City of Dreams Mediterranean is aiming to capture visitors from the UK and Russia, but an uncertain geo-political situation could mean Melco will have to look to develop tourism from further afield suggests GBGC’s CEO, Warwick Bartlett.
Melco Resorts has announced that its new E550m resort development, City of Dreams Mediterranean – currently under construction in Cyprus – will seek to attract visitors from the Middle East, Russia, the UK and eventually Asia in order to fill its gaming tables and hotel rooms.
At present the tourism market in Cyprus is highly seasonal with a strong correlation between average temperatures and visitor numbers.
City of Dreams Mediterranean, therefore, will need to act as a catalyst both for new visitors and to extend the holiday season beyond the summer months.
In a January 2018 interview CEO Lawrence Ho said “Melco as a company attracts sophisticated customers, middle and upper class customers.”
The UK accounted for 34 percent of visitors to Cyprus in 2017, the largest share of any country. But when GBGC assessed the market a few years ago, the UK tourists that GBGC observed during a week-long visit did not have the profile of high-end, sophisticated gamblers.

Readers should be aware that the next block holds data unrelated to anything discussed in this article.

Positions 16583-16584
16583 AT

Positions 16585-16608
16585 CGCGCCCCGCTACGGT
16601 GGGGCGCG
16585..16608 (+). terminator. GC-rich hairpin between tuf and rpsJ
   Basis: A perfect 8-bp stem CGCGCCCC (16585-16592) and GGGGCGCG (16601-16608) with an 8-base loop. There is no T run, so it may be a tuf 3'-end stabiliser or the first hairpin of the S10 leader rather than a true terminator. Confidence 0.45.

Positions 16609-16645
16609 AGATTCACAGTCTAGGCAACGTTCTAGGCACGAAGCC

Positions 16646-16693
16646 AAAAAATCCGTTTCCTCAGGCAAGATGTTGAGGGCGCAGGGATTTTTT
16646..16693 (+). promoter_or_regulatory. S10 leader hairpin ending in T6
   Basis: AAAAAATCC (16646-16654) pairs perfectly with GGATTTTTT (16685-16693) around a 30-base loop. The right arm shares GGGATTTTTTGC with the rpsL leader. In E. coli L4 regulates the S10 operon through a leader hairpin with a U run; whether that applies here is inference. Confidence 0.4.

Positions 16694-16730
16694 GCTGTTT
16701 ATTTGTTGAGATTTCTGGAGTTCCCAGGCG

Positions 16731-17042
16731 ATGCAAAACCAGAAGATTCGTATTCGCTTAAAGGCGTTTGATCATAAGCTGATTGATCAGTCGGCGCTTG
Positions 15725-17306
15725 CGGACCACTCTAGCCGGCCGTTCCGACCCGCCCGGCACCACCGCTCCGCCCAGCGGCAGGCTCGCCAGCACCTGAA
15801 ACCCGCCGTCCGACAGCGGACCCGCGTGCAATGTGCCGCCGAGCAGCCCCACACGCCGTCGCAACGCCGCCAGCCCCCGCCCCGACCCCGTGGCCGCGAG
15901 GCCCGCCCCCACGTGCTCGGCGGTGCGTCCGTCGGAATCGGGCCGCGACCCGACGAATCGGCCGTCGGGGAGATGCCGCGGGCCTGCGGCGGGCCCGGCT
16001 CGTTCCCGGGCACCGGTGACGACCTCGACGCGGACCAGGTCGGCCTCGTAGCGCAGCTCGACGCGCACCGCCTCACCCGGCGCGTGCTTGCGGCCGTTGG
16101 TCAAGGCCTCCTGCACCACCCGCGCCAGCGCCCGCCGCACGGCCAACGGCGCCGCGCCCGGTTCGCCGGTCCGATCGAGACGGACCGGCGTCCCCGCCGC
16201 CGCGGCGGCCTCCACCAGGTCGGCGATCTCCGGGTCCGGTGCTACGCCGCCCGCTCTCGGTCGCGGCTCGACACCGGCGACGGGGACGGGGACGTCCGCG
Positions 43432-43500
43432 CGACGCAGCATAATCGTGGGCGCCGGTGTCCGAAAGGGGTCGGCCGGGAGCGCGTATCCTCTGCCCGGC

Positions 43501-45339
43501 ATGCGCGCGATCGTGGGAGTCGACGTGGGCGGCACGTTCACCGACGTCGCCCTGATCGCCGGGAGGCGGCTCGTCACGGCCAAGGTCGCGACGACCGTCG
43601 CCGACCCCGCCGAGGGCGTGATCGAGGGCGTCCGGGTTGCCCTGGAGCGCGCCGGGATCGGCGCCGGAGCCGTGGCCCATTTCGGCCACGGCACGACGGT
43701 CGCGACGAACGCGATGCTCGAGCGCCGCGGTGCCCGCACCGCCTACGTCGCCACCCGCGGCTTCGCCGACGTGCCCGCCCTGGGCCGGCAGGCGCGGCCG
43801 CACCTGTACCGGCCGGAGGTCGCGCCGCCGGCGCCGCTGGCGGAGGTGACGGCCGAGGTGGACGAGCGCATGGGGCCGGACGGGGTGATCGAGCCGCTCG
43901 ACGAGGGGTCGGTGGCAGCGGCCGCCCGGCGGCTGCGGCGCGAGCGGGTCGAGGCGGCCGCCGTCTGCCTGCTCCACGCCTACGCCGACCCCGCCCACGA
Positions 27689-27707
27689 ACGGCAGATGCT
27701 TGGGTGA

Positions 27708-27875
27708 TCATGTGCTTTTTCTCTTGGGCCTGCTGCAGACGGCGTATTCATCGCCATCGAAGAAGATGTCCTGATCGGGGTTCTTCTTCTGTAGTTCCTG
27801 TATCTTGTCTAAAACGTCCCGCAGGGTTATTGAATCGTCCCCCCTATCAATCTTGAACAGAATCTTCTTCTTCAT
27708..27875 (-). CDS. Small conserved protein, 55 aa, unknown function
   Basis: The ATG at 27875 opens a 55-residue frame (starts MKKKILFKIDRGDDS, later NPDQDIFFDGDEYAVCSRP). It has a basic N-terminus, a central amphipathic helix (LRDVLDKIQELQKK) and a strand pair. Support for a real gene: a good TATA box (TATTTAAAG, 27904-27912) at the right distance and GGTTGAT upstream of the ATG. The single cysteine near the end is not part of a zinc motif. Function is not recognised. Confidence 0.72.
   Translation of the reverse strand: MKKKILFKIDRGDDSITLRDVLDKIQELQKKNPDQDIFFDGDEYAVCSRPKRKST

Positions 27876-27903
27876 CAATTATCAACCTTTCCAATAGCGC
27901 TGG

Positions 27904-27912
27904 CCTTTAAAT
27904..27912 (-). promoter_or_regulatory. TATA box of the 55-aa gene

Russians made up 23 percent of visitors in 2017. GBGC’s recent experience on other European casino projects, however, has shown that the high-end Russian consumers have been hurt by economic sanctions, particularly when it comes to buying overseas assets.
Similarly, many sophisticated consumers from the Middle East tend to visit London during the summer months precisely to avoid the heat that Cyprus offers at that time of year.
The first phase of the main resort is due to open in 2021 and the geopolitical situation will have changed by then but not necessarily for the better.
For example, if a Corbyn-led Labour government is in power in the UK, the threat of capital controls – which has been hinted at – could reduce UK tourists visiting Cyprus, depending on the extent of the restrictions.
With this in mind, the Gulf States (one percent of 2017 Cyprus tourists) and China (0.1 percent) will have to become key markets for the City of Dreams Mediterranean in the next decade.